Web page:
Blu-Ray Review: ‘Whatever Works’ Coasts on Worn Formula
CHICAGO – There was a time when a Woody Allen film starring Larry David would have been an obvious slam dunk. Both men have created comic personas so vivid and indelible that it’s hard for viewers to pinpoint the line separating “performance” from “personality.” They have mastered the art of neurotic kvetching, though their similarities are skin-deep at best. While Allen’s persona has exuded a Chaplinesque charm since the early days of “Bananas,” David’s is aggressively misanthropic, as his monstrously petty obsessiveness digs him into one hole after another in the uproarious HBO series “Curb Your Enthusiasm.” “Whatever Works” marks the first time these two comic titans have forged a close collaboration, and that’s why the film is ultimately one of the year’s most heartbreaking disappointments.
Blu-Ray Rating: 2.0/5.0
I’ve never actually hated any movie by Woody Allen. Even his weakest efforts have a few witty lines and provocative thoughts to spare. This one is no different, and does contain some sizable laughs, the best of which is spoiled in its trailer. Since the movie ultimately spoils itself, I’ll tell you the joke now: two men sit in a bar. One is devoutly religious, and becomes uneasy when the other man not only identifies himself as gay, but claims that God is gay as well.
Man 1: “That’s a sin against God’s law! He made the whole universe perfect; the oceans, the skies, the beautiful flowers…”
Man 2: “That’s right, he’s a decorator.”
Whatever Works was released on Blu-Ray and DVD on October 27th, 2009.
Photo credit: Sony Pictures Home Video
That kind of snappy hilarity is what used to seem effortless in past Allen comedies. Now the audience is forced to savor any scarce morsel of laughter the filmmaker has left to provide. “Forced” is the best way to describe this picture, which is so thoroughly artificial that it slides into the unseemly waters of self-parody.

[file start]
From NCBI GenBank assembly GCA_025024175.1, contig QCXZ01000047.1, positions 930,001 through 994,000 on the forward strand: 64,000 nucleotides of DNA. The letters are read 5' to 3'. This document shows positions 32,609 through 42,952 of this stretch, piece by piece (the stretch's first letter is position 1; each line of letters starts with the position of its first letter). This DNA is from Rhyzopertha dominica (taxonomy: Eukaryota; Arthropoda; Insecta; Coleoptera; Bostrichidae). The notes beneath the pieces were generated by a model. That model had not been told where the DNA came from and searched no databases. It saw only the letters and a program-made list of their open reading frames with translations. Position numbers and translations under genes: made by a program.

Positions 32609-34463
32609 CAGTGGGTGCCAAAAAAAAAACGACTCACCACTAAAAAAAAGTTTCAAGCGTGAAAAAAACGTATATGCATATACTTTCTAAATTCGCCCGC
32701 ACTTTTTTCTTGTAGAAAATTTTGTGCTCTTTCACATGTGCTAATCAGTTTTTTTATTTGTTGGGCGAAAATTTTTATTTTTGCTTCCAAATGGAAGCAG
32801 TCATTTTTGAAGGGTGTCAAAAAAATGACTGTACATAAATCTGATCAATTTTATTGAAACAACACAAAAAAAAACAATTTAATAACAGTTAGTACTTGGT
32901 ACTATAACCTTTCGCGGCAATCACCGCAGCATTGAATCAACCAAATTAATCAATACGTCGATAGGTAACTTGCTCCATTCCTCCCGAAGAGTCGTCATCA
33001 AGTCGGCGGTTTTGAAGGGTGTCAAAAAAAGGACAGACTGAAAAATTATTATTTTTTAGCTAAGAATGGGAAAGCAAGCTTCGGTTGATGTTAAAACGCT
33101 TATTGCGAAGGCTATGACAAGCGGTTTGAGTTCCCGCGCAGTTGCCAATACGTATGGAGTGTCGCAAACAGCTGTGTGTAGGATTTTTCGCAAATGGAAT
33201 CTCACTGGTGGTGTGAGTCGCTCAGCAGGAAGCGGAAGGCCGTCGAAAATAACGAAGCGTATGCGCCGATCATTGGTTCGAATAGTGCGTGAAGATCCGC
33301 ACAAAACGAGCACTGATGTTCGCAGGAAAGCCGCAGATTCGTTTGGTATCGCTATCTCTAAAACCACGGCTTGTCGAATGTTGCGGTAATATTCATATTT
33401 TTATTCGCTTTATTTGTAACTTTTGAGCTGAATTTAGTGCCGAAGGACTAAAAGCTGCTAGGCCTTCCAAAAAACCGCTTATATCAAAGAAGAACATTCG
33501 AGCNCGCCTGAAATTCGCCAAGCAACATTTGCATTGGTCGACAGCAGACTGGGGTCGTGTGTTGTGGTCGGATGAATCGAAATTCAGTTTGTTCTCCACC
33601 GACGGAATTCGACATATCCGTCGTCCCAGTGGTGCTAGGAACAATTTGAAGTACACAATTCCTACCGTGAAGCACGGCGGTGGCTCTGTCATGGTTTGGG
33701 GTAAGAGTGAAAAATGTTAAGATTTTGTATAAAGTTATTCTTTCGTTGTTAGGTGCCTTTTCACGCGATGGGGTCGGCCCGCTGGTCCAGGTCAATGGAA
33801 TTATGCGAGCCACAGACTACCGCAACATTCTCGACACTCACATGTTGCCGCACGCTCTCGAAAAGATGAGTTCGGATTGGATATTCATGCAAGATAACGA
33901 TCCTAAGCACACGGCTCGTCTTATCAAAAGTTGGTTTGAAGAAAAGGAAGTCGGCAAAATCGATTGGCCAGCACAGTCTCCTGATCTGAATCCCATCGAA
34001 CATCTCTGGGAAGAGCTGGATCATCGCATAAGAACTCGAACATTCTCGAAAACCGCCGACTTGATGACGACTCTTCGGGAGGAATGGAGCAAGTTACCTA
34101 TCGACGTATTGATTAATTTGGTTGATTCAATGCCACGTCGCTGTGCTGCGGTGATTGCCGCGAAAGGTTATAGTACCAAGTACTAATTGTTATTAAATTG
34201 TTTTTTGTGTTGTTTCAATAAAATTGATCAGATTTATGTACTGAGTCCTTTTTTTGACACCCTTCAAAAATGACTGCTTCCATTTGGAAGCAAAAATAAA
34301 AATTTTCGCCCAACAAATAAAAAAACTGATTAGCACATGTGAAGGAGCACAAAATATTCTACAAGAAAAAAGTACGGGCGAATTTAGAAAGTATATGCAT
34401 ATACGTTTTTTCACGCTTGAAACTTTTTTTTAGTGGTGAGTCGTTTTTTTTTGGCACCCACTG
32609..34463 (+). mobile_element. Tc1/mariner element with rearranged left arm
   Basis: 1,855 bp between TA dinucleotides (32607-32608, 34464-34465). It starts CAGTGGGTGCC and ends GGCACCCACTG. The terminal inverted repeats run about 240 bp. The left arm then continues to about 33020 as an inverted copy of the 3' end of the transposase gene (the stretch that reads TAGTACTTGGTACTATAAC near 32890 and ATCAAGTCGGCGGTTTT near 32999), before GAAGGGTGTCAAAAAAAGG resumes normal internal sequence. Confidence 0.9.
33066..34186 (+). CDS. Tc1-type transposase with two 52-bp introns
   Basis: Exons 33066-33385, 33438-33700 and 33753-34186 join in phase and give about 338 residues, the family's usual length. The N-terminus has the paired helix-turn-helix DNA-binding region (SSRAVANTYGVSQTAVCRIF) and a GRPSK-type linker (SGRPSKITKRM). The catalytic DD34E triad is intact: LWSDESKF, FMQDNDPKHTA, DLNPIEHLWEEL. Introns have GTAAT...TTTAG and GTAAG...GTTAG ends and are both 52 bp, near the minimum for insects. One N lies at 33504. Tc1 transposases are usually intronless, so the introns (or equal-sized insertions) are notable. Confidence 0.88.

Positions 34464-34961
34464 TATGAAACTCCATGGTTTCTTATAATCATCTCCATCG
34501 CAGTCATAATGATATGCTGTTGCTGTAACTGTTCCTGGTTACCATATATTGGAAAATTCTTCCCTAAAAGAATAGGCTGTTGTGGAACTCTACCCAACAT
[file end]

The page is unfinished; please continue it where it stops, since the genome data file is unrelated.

The “plot” is more like a checklist of ancient story threads that Allen has already run into the ground, the worst of which is a budding relationship between the wretched David and the nubile Evan Rachel Wood. Allen has been brutally honest (and brilliantly perceptive) when exposing his inner demons, particularly his penchant for younger women, in past films. But in “Manhattan,” one could almost buy the tenderly observed relationship between Allen and Mariel Hemingway. Here, there is absolutely no conceivable motivation for why the sweetly bubble-headed Wood would fall for an old SOB like David, no matter how brain-dead she is.
Allen has said in interviews that he rarely ever watches any of his films. The second he completes one of them, he immediately begins the next one. Filmmaking has become less of a passion for him than a psychological compulsion, with a rotating cast and crew that function as his enablers. He’s often expressed doubts about anyone caring about his films, and in the opening and closing sequences of “Whatever Works,” his characters openly acknowledge the audience. It’s a touching gesture from a seemingly antisocial filmmaker, and it’s a real shame that it didn’t materialize in a better film. David’s only believable line reading comes at the end, when he openly doubts if anyone bothered to stay through the whole picture.
Here’s some advice to Woody, from one of his biggest fans: if you insist on continuing to make films, why not explore new territory each time? When you work in a different time period or different country with a fresh group of characters, your films take flight. But seriously, I think the whole “kvetching pessimistic Manhattan nebbish attracted to barely legal female” thing has run its course. This formula is so tired and worn that anytime you try working with it again, it’s a disaster. After “Anything Else” and “Whatever Works,” you might as well name your next New York comedy, “Any Old S—t.”
“Whatever Works” is presented in 1080p High Definition with a 1.78:1 aspect ratio. The disc is “BD-Live enabled,” but contains no extras.
By MATT FAGERHOLM